Cusco and Machu Picchu - Following in the Footsteps of the Inca

Cusco and Machu Picchu - Following in the Footsteps of the Inca

The first "proper" (Puno doesn't count) stop on my travels through Peru was the city of Cusco, the starting point for every tour to Machu Picchu, I opted for a three-day tour called "Backdoor Machu Picchu". Surely the highlight of every visit to Peru, and probably also of every visit to South America, the world famous Inca site was one of the most anticipated stops of my trip. Though at one point I was asking myself, if following the Gringo trail will make me truly happy, and I played with the thought of skipping it overall. I'm glad I decided against it.

I stayed almost five days in Cusco. There is a lot to see in the former capital of the Inca Empire, but there are also a lot of tourists, so if it was the former capital of the Inca Empire, by now it is the capital of tourism in Peru. Nevertheless, the city is really beautiful and I got to tick of some of the must see sights, among them:

  • Qorikancha - Was once the most important temple of the Inca Empire and got completeley destroyed by the Spanish colonists. They built the Convent of Santo Domingo on the foundation.
  • Plaza de Armas - The central square where all the action happens and where the main cathedral is located.
  • Streets, Buildings and Churches - Among them: Hatun Rumiyuq, Arc of Barrio de Santa Ana, La Catedral, Templo de San Blas, Templo de San Cristobal, and so on and so forth. The UNESCO declared Cusco a World Heritage Site in 1983 because of the amount and quality of streets, buildings and churches of pre-Columbian and colonial times.
  • San Blas - This nice district boasts with lots of small hidden shops and cafés as well as beautiful views over the city.
  • And the Rest - Cusco has even more to offer (not just history), e.g. the Museo del Pisco (weeew), the Choco Museo, the Bodega 138 (a restaurant serving lots of Cerveza Artesanal), the Pisco Piano Bar, and much more.

Feeling quite comfortable and relaxed after those five days in Cusco I was ready for Machu Picchu. I went with one of my favourite tour organizers, Gravity, which I already knew from La Paz in Bolivia, remember the World's Most Dangerous Road also known as Death Road? See here or here.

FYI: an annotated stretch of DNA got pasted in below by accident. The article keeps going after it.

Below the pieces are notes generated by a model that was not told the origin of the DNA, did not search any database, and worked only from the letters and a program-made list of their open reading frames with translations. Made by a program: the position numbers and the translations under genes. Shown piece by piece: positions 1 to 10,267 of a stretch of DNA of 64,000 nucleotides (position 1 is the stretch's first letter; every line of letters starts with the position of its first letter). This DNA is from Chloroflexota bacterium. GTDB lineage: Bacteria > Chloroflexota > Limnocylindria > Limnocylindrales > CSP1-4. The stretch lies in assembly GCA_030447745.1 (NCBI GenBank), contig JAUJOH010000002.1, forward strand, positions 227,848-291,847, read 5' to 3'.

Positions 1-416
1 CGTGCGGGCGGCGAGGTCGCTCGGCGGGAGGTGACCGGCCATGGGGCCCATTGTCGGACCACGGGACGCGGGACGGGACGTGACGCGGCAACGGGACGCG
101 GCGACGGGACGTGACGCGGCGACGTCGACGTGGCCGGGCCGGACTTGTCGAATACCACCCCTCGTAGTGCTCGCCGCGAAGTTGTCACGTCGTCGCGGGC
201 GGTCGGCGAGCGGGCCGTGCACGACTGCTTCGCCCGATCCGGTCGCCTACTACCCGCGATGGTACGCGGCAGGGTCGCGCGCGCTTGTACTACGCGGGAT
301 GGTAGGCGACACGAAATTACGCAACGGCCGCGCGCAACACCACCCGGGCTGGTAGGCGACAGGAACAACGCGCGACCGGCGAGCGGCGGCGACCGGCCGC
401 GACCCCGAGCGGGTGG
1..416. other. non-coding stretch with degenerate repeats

• Day I started with a bus ride to one of the main towns in the Sacred Valley, to Ollantaytambo. From there we headed up the mountains, turning ninety degrees to the right, away from Machu Picchu. "We" refers to a group of eight tourists, plus guide and driver. A lot of switchbacks later we arrived at a pass which crosses the Willkanuta mountain range. From there it was a nice ~65 kilometer mountainbike downhill ride to Santa Maria (the blue track). After a well deserved beer we continued our trip by bus to Santa Teresa, where we reached our first overnight stay. The hot springs in Santa Teresa were the perfect end to a perfect first day.
  • Day II started similar than Day I, with a bus ride, this time from Santa Teresa to Hidroeléctrica. So to say we were sneaking up on Machu Picchu. From Hidroeléctrica it was a nice ~10 kilometer hike (the pink track) to the second overnight stay, and the final stop for everyone who wants to climb Machu Picchu: Machu Picchu Pueblo or Aguas Calientes.
  • On Day III we finally got to climb up to Machu Picchu. After an excellent guided tour we were on our own to explore the site. I had a ticket for the Machu Picchu Mountain and I was able to get some shots without clouds from up there. After that it was pretty straightforward: down to Aguas Calientes by bus, then by train to Ollantaytambo and finally back to Cusco.

The Machu Picchu experience is truly breathtaking. In the midst of an impenetrable jungle lies this fallen Inca city, surrounded by either cliffs of up to 500 meters or even higher mountains (the city sits in a saddle between Machu Picchu and Huayna Picchu Mountain). But there is a bitter aftertaste: lots of tourists. Machu Picchu gets overrun by international tourism, with all its pros (World Heritage Site and protected by the UNESCO) and cons (lots of tourists and thus capacity regulations, high prices, enviromental consequences, and so on). Certainly something which could be discussed for hours and hours.